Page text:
Reference periods in retrospective behavioral self-report: A qualitative investigation

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Abstract

Background:

Self-report questions in substance use research and clinical screening often ask individuals to reflect on behaviors, symptoms, or events over a specified time period. However, there are different ways of phrasing conceptually similar time frames (eg, past year vs. past 12 months).

Methods:

We conducted focused, abbreviated cognitive interviews with a sample of community health center patients (N = 50) to learn how they perceived and interpreted questions with alternative phrasing of similar time frames (past year vs. past 12 months; past month vs. past 30 days; past week vs. past 7 days).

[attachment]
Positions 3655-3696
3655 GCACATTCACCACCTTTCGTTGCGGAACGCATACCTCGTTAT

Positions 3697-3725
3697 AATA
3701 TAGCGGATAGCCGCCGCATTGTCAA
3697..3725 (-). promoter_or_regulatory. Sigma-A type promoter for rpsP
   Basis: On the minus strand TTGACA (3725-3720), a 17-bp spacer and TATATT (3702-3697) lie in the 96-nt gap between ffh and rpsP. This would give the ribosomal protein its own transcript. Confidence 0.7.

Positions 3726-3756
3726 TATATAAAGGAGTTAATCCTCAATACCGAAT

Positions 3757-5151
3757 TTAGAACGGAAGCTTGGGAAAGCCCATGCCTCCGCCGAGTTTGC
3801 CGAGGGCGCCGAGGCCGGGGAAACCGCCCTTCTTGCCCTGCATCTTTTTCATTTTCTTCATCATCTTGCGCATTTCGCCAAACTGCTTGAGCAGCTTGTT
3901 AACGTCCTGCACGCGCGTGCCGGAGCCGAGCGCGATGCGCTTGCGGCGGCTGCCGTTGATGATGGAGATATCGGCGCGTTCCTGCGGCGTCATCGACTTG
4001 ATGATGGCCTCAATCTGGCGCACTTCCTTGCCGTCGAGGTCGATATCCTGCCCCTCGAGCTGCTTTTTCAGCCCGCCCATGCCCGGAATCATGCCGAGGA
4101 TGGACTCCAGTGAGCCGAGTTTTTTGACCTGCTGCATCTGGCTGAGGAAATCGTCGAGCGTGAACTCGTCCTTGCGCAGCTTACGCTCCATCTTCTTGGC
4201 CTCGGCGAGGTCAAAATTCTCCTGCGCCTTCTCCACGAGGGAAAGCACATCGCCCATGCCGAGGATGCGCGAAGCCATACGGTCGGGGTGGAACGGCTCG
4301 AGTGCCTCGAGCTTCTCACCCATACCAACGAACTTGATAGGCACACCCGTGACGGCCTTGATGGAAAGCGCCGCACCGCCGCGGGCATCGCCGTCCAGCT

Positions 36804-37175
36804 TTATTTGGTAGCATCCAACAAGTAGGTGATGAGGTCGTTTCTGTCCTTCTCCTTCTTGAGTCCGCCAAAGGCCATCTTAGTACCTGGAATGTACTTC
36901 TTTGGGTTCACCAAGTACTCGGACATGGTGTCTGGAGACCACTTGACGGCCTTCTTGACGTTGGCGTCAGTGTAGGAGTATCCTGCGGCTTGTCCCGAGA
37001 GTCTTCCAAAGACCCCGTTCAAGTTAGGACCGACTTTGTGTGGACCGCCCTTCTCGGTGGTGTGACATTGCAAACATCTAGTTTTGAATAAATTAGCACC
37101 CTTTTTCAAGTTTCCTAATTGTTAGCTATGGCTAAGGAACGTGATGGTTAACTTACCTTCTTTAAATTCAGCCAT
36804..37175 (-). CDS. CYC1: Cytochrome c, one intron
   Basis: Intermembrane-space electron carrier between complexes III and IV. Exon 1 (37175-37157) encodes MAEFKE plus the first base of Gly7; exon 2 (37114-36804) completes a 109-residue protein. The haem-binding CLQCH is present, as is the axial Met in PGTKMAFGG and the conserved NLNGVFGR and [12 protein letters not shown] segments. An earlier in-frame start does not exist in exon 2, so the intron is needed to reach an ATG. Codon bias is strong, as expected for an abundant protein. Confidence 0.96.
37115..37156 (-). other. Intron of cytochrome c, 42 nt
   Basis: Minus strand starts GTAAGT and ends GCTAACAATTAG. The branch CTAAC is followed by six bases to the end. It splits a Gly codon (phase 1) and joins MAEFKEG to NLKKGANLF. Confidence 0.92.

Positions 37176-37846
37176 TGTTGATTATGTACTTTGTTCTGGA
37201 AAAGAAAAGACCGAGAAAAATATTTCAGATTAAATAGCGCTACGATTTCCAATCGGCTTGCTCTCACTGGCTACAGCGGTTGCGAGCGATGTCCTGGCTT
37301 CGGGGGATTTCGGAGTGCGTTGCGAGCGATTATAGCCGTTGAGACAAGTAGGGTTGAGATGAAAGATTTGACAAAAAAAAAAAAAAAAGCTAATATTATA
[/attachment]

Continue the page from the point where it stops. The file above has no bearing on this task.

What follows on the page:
Results:

Most participants perceived the alternative time frames as identical. However, 28% suggested that the “past year” and “past 12 months” phrasings would elicit different responses by evoking distinct time periods and/or calling for different levels of recall precision. Different start and end dates for “past year” and “past 12 months” were reported by 20% of the sample. There were fewer discrepancies for shorter time frames.

Conclusions:

Use of “past 12 months” rather than “past year” as a time frame in self-report questions could yield more precise responses for a substantial minority of adult respondents.

Scientific Significance:

Subtle differences in wording of conceptually similar time frames can affect the interpretation of self-report questions and the precision of responses. (Am J Addict 2015;XX:1–4)

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